Warts are small, greyish, bumpy growths that form on the surface of the skin and usually measure a few millimetres in diameter. They are caused by a virus of the human papillomavirus (HPV) family and are very contagious.
Unlike common warts, which affect the fingers, hands, face and back, plantar warts develop on the soles of the feet and are flat and hard since they grow inward due to the pressure created by walking. They can sometimes be painful.
How do they spread?
- By direct skin-to-skin contact with an infected person
- By indirect contact with objects that have touched infected skin (e.g. sandals, bath towel)
The virus thrives and spreads more easily in humid environments (e.g. around pools, public showers, beaches, gyms).
To avoid developing or spreading warts, follow these preventive measures.
- Do not share a towel with someone who has warts.
- Never walk barefoot at the pool or in public showers.
- Disinfect with alcohol any object that has been in contact with warts.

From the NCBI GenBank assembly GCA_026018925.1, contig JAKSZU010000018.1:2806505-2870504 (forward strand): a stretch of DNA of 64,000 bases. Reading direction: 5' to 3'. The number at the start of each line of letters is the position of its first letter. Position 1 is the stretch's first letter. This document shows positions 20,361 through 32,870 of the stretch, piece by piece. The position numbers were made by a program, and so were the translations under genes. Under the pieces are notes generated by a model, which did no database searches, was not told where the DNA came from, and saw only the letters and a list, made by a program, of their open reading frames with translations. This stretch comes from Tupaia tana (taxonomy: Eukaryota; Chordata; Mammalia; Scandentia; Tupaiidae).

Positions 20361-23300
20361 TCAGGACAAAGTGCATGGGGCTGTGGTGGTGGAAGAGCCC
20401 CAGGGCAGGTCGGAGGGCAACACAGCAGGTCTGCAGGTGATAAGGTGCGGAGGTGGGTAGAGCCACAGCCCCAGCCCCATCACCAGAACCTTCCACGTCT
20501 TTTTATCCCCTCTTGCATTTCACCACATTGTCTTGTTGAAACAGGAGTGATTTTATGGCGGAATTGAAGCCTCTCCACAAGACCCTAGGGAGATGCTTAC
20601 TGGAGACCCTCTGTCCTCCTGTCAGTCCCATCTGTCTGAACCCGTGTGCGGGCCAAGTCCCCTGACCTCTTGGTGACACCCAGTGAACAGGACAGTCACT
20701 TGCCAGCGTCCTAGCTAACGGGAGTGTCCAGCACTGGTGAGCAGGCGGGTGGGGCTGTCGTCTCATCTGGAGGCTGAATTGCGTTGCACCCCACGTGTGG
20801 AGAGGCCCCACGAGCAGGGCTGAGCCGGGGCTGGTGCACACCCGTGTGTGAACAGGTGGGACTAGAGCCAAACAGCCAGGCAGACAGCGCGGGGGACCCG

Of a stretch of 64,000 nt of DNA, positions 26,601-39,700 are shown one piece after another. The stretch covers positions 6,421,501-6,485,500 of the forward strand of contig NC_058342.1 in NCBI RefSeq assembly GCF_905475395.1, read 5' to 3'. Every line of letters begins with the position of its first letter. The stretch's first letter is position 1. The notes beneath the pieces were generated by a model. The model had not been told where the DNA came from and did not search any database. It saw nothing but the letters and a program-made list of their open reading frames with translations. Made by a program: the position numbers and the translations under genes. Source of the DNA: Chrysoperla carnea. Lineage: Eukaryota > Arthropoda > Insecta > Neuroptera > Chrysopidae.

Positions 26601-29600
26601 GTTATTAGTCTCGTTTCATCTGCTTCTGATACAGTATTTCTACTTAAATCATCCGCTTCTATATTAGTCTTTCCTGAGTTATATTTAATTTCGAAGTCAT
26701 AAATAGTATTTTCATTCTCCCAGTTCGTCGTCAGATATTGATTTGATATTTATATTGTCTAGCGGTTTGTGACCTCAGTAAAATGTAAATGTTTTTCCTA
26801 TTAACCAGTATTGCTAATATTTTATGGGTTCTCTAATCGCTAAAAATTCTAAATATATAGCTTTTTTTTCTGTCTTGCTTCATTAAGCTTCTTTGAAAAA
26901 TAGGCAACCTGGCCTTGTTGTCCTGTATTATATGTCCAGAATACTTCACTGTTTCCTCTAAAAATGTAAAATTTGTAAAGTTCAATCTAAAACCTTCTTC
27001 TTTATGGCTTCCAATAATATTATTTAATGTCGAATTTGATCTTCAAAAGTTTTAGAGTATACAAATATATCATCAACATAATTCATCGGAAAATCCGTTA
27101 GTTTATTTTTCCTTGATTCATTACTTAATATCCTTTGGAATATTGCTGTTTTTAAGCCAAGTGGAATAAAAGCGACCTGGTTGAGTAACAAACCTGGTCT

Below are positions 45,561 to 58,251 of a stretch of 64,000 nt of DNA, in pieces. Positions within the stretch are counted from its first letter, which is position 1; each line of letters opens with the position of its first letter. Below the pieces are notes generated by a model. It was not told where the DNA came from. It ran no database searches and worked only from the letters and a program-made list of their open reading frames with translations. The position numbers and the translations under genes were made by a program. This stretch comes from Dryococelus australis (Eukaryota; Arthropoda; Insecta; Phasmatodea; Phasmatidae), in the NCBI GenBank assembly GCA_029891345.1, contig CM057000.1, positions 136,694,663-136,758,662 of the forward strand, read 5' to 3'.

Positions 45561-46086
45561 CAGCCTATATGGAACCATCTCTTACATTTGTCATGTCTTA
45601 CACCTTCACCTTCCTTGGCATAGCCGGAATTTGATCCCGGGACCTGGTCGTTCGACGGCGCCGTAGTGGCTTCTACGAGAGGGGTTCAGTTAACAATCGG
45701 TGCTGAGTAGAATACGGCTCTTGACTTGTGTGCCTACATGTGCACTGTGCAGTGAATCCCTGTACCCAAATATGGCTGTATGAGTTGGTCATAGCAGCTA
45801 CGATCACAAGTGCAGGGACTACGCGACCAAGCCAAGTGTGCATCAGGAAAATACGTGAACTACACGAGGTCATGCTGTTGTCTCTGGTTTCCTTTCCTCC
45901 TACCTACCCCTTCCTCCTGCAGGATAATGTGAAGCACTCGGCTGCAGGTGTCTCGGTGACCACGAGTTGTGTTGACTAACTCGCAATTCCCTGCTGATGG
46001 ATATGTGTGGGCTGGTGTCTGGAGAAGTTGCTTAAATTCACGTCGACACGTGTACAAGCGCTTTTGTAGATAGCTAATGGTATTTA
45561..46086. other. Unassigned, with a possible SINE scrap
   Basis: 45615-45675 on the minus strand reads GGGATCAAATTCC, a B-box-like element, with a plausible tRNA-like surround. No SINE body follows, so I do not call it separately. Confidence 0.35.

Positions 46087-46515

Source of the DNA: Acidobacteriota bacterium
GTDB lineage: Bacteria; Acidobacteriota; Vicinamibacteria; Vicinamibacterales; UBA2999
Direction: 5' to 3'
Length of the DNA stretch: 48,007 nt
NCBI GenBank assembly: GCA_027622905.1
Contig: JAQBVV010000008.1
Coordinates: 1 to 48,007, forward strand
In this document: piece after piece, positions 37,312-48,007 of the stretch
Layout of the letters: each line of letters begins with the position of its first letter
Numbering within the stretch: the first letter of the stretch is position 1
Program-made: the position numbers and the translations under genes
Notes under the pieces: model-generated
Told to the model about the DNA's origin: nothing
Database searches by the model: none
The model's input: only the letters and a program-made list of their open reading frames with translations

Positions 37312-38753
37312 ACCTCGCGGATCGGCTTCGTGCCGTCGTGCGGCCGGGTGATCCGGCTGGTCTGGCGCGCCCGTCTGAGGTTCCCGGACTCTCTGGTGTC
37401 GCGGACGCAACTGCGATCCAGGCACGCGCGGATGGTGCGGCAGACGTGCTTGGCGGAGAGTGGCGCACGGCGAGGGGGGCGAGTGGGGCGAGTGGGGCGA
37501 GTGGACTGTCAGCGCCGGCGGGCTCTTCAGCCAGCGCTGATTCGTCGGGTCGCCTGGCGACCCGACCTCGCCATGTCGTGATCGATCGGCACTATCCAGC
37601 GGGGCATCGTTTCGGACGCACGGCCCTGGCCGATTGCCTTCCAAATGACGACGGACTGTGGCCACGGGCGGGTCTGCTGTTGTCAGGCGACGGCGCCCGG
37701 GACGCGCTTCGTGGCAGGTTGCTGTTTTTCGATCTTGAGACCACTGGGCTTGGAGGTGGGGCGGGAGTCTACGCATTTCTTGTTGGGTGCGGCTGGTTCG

- Do not scrape warts or make them bleed.
- Always wash your hands after touching a wart.
- Apply a bandage to warts being treated.
While many warts will eventually disappear on their own, you can consult a doctor or dermatologist to have them treated. This can help you avoid spreading them to other family members. There are also several over-the-counter wart removal products available; most are formulated with salicylic acid.
Products containing salicylic acid
- To maximize the effectiveness of products formulated with salicylic acid, start by soaking your feet in warm water for 5 to 15 minutes. Gently file the wart with a pumice stone. Apply the product.
- Make sure you apply the product only to the wart. Try using petroleum jelly (e.g. Vaseline®) or clear nail polish on surrounding skin.
There are also secondary treatments, such as liquid nitrogen, available without a prescription. Over-the-counter foot products are safe and effective when used as directed. However, they may not be suitable for some people, including those with diabetes. Before using this type of product for the first time, talk to your family pharmacist. He or she can give you advice on their use, precautions and contraindications.
When to see a doctor
It is best to see a health professional in the following cases:
- If you are not sure it is a wart
- If a wart persists, multiplies or returns after treatment
- If a wart is painful or bleeding
- If a wart affects the shape of a toenail
- If there are signs of infection
Laser removal, electrocoagulation and surgery are other treatment options that may be recommended to you.
Do you have questions on plantar warts and over-the-counter treatment options? Speak with your family pharmacist for answers!